The Play That Goes Wrong

The Olivier Award Winning
Hilarious
Physical
Comedy
Murder Mystery !


The Funniest Disaster
You’ve Ever Seen

Welcome to opening night of The Murder at Haversham Manor where things are quickly going from bad to utterly disastrous. With an unconscious leading lady, a corpse that can’t play dead, and actors who trip over everything (including their lines), come see why Ben Brantley of The New York Times calls The Play That Goes Wrong “A gut-busting hit!”

This Olivier Award-winning comedy is a hilarious hybrid of Monty Python and Sherlock Holmes. It’s “a riotous explosion of comedy!” (The Daily Beast) and “tons of fun for all ages!” (HuffPost). Cindy Adams of the New York Post has just one word for you: “Go!” Get tickets now – it would be WRONG to wait!


Comedic Stage Craft
to Delight Your Students

This hilarious production features an extraordinary range of theatrical techniques that are sure to energize your group’s studies. Showcasing the fundamentals of comedy, the truly original premise promises to inspire performers and playwrights of the future.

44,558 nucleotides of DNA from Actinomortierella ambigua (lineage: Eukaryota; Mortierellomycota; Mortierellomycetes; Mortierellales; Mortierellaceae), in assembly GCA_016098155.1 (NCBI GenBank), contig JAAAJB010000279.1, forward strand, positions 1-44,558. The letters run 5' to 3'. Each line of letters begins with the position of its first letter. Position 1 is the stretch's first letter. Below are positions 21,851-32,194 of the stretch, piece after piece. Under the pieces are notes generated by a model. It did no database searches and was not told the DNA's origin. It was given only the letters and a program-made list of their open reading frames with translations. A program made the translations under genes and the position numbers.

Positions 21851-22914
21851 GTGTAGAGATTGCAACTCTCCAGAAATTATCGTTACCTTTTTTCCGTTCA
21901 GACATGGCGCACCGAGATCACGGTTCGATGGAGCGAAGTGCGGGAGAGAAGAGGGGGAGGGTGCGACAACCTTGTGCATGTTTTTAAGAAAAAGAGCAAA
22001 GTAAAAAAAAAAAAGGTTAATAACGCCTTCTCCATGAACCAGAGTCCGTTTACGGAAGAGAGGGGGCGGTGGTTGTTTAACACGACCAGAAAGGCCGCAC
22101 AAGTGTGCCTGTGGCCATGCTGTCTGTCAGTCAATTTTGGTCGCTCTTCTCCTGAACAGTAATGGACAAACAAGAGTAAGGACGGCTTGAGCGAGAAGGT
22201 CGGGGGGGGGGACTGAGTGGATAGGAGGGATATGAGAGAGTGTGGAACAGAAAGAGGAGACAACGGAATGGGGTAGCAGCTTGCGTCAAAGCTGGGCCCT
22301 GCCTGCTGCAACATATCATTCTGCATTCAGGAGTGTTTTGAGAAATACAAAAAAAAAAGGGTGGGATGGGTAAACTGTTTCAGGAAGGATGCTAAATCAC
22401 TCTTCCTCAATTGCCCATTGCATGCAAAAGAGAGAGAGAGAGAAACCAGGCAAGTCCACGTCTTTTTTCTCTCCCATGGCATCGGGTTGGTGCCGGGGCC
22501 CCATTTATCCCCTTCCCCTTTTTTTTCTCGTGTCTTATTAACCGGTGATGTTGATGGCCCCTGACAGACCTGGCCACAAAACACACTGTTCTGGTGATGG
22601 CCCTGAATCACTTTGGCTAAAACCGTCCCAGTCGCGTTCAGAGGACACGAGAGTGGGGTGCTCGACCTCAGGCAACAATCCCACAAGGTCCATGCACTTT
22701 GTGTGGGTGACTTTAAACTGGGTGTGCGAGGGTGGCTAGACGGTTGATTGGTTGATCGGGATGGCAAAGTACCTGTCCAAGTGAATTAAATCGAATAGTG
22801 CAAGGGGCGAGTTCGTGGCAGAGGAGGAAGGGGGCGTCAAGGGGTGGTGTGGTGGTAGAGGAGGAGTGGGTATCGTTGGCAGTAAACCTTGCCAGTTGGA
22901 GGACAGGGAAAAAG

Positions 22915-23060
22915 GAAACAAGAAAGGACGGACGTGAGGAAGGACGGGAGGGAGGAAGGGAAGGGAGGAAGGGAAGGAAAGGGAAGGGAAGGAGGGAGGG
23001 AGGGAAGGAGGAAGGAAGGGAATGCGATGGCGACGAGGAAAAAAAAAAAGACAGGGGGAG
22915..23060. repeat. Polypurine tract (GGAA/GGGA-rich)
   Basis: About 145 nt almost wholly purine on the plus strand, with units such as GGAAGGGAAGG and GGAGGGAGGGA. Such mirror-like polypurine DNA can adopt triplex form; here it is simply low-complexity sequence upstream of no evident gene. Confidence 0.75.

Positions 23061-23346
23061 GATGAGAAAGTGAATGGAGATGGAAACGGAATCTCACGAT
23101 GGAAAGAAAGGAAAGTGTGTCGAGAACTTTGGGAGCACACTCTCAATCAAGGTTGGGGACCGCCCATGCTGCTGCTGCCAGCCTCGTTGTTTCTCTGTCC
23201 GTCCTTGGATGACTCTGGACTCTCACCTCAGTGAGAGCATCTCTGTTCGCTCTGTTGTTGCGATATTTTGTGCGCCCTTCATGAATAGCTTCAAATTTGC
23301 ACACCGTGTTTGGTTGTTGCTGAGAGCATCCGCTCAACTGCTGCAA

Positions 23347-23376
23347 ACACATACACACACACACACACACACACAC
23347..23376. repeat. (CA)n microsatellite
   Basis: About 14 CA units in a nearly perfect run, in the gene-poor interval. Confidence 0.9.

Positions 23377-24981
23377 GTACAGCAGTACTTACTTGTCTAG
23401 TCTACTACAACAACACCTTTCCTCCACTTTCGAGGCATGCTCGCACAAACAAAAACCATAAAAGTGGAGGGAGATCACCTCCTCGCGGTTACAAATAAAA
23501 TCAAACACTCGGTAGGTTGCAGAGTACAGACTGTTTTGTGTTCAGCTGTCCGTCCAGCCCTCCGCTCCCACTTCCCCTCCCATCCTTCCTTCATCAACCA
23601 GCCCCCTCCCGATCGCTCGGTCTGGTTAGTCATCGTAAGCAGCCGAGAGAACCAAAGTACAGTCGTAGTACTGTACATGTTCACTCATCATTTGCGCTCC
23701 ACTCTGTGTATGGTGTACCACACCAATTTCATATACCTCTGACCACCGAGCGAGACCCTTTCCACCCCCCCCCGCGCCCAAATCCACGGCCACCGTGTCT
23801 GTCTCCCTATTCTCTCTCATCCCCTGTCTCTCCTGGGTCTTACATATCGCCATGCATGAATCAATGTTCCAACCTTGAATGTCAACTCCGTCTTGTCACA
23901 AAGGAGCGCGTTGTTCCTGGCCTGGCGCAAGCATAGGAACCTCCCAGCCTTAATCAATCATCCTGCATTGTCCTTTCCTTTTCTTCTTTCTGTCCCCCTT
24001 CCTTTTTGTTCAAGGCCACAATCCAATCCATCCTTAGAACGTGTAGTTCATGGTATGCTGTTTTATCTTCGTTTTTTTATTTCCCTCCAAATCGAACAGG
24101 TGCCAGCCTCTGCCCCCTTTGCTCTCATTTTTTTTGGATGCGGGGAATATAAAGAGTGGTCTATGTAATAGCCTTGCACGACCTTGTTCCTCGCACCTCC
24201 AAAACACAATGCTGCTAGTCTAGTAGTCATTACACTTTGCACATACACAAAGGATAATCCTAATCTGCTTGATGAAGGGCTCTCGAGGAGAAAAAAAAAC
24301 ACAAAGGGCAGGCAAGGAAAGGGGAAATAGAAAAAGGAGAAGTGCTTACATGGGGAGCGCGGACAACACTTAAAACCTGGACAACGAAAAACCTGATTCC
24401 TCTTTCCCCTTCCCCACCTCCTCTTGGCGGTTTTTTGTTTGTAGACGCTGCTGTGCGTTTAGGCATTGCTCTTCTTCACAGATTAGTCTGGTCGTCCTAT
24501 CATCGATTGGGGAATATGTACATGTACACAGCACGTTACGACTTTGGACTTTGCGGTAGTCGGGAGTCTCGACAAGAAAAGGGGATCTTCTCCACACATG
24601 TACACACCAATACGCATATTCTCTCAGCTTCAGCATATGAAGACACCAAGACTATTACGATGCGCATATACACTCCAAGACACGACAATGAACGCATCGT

You all know the classic whodunnit story, there has been a murder at a country manor and an inspector is set on the case to find who the culprit is. However, when this plot is given to the accident-prone thespians, The Cornley Drama Society, everything that can go wrong… does! The actors and crew battle against all odds to make it through to their final curtain call, with hilarious consequences! Do you ever find out who murdered Charles Haversham? You’ll have to see for yourself!


Teacher Reviews

A wonderfully goofy time with some serious laughs!

June 5, 2023

It shows the importance of safety in shows with heavy stage combat, set changes, or planned mistakes. Seems adaptable to high school or companies with less technical resources.

Greta

No Title

May 31, 2023

Seeing this play allows educators to look into intense stage combat and great set work. You can see how much work goes into making a set break apart every night and how important it is to stay in character.

Hailey

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